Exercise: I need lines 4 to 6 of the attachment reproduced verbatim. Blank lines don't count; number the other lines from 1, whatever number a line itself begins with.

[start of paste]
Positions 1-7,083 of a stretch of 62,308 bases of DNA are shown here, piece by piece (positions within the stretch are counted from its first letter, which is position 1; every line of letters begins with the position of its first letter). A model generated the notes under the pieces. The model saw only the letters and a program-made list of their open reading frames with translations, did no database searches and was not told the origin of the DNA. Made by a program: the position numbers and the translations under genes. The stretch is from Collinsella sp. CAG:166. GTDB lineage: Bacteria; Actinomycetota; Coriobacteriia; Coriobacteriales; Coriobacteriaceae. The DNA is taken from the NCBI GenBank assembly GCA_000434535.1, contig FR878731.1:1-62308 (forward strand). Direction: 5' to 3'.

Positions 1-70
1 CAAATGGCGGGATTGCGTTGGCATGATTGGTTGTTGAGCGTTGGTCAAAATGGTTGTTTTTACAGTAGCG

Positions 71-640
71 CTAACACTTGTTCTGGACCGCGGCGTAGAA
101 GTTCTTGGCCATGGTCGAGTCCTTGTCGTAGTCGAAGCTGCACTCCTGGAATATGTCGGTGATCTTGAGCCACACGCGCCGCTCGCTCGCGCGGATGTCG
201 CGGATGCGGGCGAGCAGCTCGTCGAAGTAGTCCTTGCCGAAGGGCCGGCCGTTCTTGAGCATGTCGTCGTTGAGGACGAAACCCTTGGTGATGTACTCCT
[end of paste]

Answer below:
Positions 71-640
71 CTAACACTTGTTCTGGACCGCGGCGTAGAA
101 GTTCTTGGCCATGGTCGAGTCCTTGTCGTAGTCGAAGCTGCACTCCTGGAATATGTCGGTGATCTTGAGCCACACGCGCCGCTCGCTCGCGCGGATGTCG